I can certainly understand your frustration. Time is precious. But I have also known people who think it’s perfectly OK to be late. I don’t like to make generalizations, but I wonder if culture sometimes plays a part in why some people may be late.
When we lived in Los Angeles we belonged to a church that was primarily Oriental. We were used to getting to events on time. We discovered that when we hosted social events to which church friends, especially college students and other young adults, were invited, they were often late. They were late so often we used to joke about it. When someone was late they were on “Chinese time.” When they didn’t even show up, they were on “Japanese time.” Perhaps this tardiness had more to do with age than with ethnicity, since those in the church who were married or had families and jobs generally got to meetings on time.
My husband is one of those who doesn’t always seem to notice the time when he’s supposed to be somewhere. Sometimes he just has a problem estimating how long it will take him to get ready. He’s almost 80 now. I’ve always been one who tended to be early because I didn’t want to be late.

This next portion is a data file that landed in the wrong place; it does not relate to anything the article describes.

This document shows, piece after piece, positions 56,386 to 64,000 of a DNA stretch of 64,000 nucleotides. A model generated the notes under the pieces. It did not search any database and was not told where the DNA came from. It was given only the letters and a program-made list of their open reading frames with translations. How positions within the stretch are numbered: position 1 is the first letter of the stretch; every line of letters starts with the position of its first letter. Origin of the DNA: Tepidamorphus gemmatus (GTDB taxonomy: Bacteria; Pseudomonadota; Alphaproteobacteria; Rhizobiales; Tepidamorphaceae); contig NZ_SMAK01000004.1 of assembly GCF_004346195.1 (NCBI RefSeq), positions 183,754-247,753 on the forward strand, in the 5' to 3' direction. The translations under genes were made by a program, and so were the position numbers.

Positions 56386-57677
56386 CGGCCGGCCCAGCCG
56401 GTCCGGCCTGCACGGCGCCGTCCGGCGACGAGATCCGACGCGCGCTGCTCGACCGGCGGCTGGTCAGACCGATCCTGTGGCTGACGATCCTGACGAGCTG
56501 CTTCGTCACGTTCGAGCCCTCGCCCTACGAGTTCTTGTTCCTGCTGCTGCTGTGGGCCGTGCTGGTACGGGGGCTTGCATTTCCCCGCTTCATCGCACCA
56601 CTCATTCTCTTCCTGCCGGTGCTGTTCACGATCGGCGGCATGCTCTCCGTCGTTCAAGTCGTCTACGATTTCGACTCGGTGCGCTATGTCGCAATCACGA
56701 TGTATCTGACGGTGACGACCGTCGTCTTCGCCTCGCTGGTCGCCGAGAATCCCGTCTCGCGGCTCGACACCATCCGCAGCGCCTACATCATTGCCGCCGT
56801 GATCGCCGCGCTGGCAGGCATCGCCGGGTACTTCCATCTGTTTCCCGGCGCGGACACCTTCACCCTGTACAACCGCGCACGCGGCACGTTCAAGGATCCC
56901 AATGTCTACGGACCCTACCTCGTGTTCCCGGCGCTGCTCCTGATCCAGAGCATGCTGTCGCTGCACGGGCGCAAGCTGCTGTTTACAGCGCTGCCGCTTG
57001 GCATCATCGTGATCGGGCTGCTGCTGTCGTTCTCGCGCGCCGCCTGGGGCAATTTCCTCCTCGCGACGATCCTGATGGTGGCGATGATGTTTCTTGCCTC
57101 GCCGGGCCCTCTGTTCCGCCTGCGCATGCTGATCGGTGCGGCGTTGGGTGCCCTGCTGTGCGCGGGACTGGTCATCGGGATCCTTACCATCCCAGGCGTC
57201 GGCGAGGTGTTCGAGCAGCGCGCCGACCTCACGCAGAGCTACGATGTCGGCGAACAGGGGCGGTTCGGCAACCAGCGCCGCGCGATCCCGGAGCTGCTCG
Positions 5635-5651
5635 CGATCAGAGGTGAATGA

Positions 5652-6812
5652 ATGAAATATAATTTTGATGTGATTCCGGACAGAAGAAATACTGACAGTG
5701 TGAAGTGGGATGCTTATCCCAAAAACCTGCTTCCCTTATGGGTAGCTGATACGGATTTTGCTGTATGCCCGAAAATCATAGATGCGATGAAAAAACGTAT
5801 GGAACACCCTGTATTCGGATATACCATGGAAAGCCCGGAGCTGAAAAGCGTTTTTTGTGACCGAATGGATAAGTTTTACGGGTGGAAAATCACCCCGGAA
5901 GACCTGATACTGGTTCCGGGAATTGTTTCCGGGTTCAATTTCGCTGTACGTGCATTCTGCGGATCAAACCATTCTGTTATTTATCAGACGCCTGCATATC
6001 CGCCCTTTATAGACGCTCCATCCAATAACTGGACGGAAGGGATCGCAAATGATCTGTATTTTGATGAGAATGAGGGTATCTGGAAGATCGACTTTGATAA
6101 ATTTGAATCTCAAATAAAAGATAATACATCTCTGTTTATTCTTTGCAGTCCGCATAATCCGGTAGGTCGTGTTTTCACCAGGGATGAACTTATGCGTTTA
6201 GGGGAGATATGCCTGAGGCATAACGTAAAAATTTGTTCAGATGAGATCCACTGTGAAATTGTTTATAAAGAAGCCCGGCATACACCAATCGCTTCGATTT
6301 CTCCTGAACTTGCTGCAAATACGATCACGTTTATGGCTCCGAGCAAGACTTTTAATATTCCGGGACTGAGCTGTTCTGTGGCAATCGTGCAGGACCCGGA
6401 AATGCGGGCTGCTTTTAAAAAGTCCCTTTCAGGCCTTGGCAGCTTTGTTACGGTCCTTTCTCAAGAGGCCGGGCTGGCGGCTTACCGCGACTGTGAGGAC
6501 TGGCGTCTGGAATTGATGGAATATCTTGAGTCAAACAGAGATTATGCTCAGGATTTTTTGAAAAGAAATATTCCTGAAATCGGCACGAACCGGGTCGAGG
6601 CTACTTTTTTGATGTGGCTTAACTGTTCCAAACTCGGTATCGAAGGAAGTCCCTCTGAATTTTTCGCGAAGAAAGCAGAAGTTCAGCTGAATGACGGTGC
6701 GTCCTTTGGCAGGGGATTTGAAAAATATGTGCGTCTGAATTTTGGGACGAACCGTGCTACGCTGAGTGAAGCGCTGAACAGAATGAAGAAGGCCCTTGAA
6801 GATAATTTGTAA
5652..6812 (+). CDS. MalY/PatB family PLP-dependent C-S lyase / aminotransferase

I’ve noticed that here in my rural area, many workman tend not to be on time and sometimes they don’t even show up on the scheduled day. They come when it’s convenient and seem to think that because we are retired it doesn’t really matter when they show up. They don’t seem to realize that when we are waiting for them we aren’t leaving to run necessary errands or that we might have medical appointments we need to keep.
There is a reason we set times for appointments and meetings. We need to be able to schedule our days to use time efficiently. That’s why people should respect the way they use the time of others and should not keep them waiting for appointments of any kind.